New project management articles published on the web during the week of July 17 – 23. And this week’s video: in this TEDx talk, Allan Pease gets deep into the meaning, power, and history of the handshake. Just 14 minutes, safe for work.
Lynda Bourne reports that the UK government is seeing significant improvements in the way they are delivering major projects, by improving governance. 4 minutes to read.
Michael Wood takes a mid-year look at seven technologies at or just beyond the tipping point, ready to disrupt the way we do business. 5 minutes to read.
Adam Shostack threat-models password managers in general, and cloud-stored 1Password in particular. 4 minutes to read.
Praful Saklani notes that “small data,” associated with a narrow set of terminology, can be the basis for very powerful AI applications. 4 minutes to read.
John Goodpasture reminds us that most of our projects only produce “small data,” which is better analyzed using Bayesian techniques. 2 minutes to read.
Mike Clayton tutors us on Moscow Analysis, as used for analyzing the proposed scope of a project. Video, 5 minutes, safe for work.
Elise Stevens checklists six questions that new project managers should ask when meeting stakeholders. 3 minutes to read.
Kamesh Gaeson points out the value of the PRINCE2 project management framework (and certifications), from a project manager’s point of view. 5 minutes to read.
Stefan Wolpers curates his weekly list of Agile content, from getting Agile to work in your organization to making the C-suite more agile. 11 outbound links, 3 minutes to read.
Tamás Török polled ten leaders of tech startup companies, asking how they prioritize what their software teams are working on at any moment. One size does not fit all! 12 minutes to read.
The Clever PM asks the rhetorical question: why does Agility matter? 3 minutes to read.
Elizabeth Harrin applies Agile methods to meetings, to maximize the benefits of spending time together as a team. 4 minutes to read.
Mike Cohen explains the case for having the whole team participate when estimating. 7 minutes to read.
Jonathan Shariat, the co-author of “Tragic Design,” shows how bad design can cause physical and emotional harm. Webex, 40 minutes, safe for work.
Ben Longstaff tells a parable explaining the source of technical debt. Equal parts funny, painful, and true. 4 minutes to read.
Charles Hall explains how to create policies and procedures to prevent those with the power to purchase from taking kickbacks. 5 minutes to read.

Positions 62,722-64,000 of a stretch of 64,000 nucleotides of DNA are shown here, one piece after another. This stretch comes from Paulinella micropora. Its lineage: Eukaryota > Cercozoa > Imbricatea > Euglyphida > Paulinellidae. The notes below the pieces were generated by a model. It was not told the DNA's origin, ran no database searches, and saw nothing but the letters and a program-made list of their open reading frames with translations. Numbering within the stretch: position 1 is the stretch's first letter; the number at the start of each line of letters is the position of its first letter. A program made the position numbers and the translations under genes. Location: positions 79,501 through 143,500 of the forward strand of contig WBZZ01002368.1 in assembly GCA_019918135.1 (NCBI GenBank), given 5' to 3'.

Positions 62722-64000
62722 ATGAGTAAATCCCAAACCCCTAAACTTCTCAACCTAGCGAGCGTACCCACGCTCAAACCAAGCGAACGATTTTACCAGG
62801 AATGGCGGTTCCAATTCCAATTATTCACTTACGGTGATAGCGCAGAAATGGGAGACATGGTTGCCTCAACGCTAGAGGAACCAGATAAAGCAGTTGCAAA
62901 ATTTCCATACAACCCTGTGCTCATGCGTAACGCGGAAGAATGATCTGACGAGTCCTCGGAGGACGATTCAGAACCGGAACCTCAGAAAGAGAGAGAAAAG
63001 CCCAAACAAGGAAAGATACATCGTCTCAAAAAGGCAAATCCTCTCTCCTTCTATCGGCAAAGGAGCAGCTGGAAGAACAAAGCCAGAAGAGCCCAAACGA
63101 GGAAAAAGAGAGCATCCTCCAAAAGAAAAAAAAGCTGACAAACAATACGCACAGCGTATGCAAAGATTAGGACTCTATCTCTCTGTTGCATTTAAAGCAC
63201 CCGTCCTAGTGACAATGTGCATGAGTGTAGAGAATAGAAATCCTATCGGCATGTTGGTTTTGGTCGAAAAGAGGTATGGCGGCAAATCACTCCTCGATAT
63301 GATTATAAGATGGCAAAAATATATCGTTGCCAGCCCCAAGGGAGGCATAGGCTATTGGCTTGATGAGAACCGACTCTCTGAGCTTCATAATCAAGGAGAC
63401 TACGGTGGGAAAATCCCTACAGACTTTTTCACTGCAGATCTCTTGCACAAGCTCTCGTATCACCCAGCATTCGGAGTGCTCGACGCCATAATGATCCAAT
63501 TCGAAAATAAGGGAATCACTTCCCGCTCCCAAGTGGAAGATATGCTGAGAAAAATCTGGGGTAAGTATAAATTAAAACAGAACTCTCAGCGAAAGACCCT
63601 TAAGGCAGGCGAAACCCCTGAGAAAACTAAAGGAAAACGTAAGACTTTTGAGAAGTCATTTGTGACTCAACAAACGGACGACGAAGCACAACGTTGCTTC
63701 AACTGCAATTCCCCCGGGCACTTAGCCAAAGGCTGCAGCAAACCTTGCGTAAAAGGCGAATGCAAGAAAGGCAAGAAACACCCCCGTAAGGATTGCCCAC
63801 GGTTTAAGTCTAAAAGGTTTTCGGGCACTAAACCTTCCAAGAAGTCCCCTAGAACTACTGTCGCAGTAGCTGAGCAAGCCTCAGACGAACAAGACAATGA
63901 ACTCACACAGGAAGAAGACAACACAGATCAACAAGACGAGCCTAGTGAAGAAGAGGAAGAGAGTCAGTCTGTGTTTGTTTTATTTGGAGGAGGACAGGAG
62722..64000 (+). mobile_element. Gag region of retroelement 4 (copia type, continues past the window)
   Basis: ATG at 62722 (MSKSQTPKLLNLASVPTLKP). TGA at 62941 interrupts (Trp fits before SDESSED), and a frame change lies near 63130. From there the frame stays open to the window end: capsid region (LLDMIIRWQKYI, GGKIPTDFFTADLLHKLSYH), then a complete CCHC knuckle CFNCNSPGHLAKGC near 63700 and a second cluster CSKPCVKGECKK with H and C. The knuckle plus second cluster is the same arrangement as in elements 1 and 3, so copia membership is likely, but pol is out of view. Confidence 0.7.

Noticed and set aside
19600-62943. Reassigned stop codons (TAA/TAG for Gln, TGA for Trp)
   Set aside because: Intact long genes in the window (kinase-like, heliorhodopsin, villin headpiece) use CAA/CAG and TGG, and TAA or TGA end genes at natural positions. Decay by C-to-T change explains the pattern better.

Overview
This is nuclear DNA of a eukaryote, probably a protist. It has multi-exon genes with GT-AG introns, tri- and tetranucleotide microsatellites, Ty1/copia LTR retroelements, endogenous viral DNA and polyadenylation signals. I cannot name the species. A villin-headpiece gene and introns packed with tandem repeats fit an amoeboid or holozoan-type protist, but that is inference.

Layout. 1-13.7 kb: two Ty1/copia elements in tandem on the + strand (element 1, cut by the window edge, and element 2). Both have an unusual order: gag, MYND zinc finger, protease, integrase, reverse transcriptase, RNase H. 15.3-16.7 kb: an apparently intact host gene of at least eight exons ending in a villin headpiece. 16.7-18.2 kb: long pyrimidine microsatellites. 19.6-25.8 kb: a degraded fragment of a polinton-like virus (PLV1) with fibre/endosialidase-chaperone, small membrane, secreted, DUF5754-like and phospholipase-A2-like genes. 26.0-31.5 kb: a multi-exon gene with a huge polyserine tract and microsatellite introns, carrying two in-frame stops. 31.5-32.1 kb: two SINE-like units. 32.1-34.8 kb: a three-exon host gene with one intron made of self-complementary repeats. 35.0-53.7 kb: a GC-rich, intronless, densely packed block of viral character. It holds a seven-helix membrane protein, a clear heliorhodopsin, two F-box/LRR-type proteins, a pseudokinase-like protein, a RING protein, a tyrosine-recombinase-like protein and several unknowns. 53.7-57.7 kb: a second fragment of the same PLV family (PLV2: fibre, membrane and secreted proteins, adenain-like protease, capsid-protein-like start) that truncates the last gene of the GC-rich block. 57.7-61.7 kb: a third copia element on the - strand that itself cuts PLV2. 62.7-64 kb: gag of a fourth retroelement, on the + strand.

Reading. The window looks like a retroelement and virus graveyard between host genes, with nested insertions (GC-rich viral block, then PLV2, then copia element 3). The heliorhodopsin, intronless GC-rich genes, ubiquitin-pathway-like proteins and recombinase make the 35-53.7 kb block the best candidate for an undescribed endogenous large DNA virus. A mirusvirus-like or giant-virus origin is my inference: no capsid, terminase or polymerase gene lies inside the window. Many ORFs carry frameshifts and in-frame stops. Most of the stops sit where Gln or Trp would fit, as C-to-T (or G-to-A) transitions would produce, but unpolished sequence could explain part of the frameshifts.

Barry Hodge coaches us on getting our project proposal funded. 3 minutes to read.
Glen Alleman presents a detailed approach for developing leadership skills. 9 minutes to read.
Sanket Pai describes the role and behaviors of an effective mentor. 3 minutes to read.
Technology, Techniques, and Human Behavior
Alison DiNisco reports on a survey of US programmers, asking what are the easiest programming languages to learn. 3 minutes to read.
Pawel Halabuda explains what’s behind the growth in popularity of Chatbots. 5 minutes to read.
Ish Jindal explains why Chatbot message length matters: a call to act immediately. 5 minutes to read.
Working and the Workplace
Louise Penberthy shares strategies for surviving and thriving on a self-organizing team that isn’t good at it, yet. 7 minutes to read.
Jordan Gonen lists some job sites where you might be able to find a contract gig working remotely. 10 outbound links, 4 minutes to read.
Suzanne Lucas reports on a change at Deloitte: moving away from “affinity groups” originally created to increase diversity in favor of including white men as advocates of diversity. 2 minutes to read.
New project management articles published on the web during the week of July 10 – 16. Note that this week marks an anniversary—I start curating this list seven years ago. And this week’s video: Brandon Rodriguez shares an interesting animation explaining the power of constraints on creativity and innovation. It turns out that we need at least a minimal box, after all. Just 5 minutes, safe for work.
Must read (or Hear)!
Glen Alleman contrasts scheduling software release based on the cadence of the development team with scheduling based on needed product capabilities. 2 minutes to read.
John Goodpasture explains the Hybrid (mixing Agile and established methods) Operating Principle: Agile projects are simultaneously strategically stationary and tactically iterative and emergent. 2 minutes to read.
Umberto D’Alessandro shares a case study of a project that failed because they were not solving the actual problem. An excellent lesson in data collection and analysis. 8 minutes to read.